We wanted to provide all members of the public with tangible evidence of their involvement, and a resource for further information. At a real roller-coaster you can purchase a photo of yourself screaming at a particularly thrilling point in the ride. We reflected this in our take-home materials, providing everyone with a photo of themselves on the conversational rollercoaster, with a waveform underneath showing their converstaion (Figure 7).

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Figure 1 The ChatLab

 

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Figure 2 Big screens showing the public how to get involved

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Figure 3 The ChatLab in action 

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Figure 4 An analyst supporting a member of the public to identify data and find a video clip

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Figure 5 An analyst supporting members of the public to visualise waveforms and incorporate phonetic features into transcription 

 

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Figure 6 An explainer explaining their own research to member of the public and inviting feedback

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Figure 7 Rollercoaster snapshot - provided to all members of the public who engaged with this exhibit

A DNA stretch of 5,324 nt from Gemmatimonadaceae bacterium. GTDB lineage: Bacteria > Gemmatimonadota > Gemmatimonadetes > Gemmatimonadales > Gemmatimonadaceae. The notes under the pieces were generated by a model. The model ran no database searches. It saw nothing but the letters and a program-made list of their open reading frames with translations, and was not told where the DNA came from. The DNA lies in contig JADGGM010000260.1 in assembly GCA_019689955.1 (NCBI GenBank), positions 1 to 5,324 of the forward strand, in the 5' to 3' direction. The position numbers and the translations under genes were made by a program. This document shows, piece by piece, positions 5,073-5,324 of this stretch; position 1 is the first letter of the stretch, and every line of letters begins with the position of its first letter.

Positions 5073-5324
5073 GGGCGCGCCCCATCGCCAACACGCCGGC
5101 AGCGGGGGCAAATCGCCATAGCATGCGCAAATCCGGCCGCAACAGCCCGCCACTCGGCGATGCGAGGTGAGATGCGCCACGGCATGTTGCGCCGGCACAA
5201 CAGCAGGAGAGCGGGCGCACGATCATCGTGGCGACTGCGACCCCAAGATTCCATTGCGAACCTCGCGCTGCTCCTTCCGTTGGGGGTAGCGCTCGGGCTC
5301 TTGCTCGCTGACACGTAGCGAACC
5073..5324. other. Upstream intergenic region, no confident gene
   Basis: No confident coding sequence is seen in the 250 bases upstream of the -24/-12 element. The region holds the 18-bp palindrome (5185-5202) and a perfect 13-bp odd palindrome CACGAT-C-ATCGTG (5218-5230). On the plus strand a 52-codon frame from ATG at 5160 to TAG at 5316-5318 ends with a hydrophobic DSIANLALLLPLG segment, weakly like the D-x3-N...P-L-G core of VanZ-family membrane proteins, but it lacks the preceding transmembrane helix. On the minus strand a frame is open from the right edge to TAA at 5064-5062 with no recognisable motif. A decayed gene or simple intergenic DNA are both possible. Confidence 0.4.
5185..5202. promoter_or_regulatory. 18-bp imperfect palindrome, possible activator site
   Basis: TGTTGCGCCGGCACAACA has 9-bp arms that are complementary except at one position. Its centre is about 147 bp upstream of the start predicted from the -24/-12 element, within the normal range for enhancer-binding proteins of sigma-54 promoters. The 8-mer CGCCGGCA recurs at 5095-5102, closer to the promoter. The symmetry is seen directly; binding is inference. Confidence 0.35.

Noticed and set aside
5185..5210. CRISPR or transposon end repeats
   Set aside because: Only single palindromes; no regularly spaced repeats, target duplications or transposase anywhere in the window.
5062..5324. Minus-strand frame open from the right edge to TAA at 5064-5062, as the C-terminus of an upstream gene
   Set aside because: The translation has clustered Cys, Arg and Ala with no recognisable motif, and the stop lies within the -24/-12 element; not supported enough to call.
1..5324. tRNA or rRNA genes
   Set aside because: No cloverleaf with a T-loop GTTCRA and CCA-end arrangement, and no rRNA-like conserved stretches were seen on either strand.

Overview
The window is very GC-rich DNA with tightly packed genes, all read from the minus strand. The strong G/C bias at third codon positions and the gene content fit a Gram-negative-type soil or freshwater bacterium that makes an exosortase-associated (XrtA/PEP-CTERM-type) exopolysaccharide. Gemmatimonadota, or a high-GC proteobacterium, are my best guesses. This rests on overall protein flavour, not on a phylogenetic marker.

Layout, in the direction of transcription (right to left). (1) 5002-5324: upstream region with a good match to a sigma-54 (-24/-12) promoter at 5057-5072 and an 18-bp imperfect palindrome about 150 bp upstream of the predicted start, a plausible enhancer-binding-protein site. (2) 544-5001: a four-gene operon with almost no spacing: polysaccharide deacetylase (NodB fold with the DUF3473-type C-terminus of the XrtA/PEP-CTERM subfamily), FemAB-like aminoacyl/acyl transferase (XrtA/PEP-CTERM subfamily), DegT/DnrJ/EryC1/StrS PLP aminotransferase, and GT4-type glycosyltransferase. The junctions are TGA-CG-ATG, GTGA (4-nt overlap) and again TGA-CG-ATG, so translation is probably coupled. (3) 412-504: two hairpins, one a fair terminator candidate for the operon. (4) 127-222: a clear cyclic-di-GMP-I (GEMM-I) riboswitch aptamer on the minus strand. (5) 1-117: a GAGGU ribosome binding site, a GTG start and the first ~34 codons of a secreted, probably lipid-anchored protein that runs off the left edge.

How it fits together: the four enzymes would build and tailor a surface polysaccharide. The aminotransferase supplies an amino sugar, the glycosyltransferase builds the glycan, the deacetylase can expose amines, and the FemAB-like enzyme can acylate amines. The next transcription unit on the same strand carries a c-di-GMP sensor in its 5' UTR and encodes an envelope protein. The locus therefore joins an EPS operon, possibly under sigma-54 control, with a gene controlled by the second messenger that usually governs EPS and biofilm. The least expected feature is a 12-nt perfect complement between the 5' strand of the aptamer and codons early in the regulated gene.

2.      Parallel Engagement Activities:

In parallel to the ChatLab we also conducted wider engagement with the conversational rollercoaster for those who could not attend NSL:

  1. Live tweets of the day using public-targeted hashtags (Figure 8).
  2. A widely accessible online live stream of the ChatLab.
  3. Youtube videos of the first day (available here and here).
  4. A series of blogs, aimed at members of the public, Interactional analysts and primary care researchers.

  3.      Ongoing work

We uniquely engaged the public to do what we do everyday. Analyse talk. And they were really good at it. We reflected on how we developed an event that engaged the public on multiple levels and co-authored a paper on this[1].  This paper examined how we engaged the public(s) in the science of talk and includes a phenomenon identified by members of the public (Figure 9). We published open access and used public-targeted hashtags to publicise this. Our next step is to publish a second paper, with the members of the public who identified this phenomena as co-authors, analysing in detail what they found.

4.      Impact

Published alongside our research article about the public science of talk[1] were three commentaries on this work which commented on its impact[2-4]: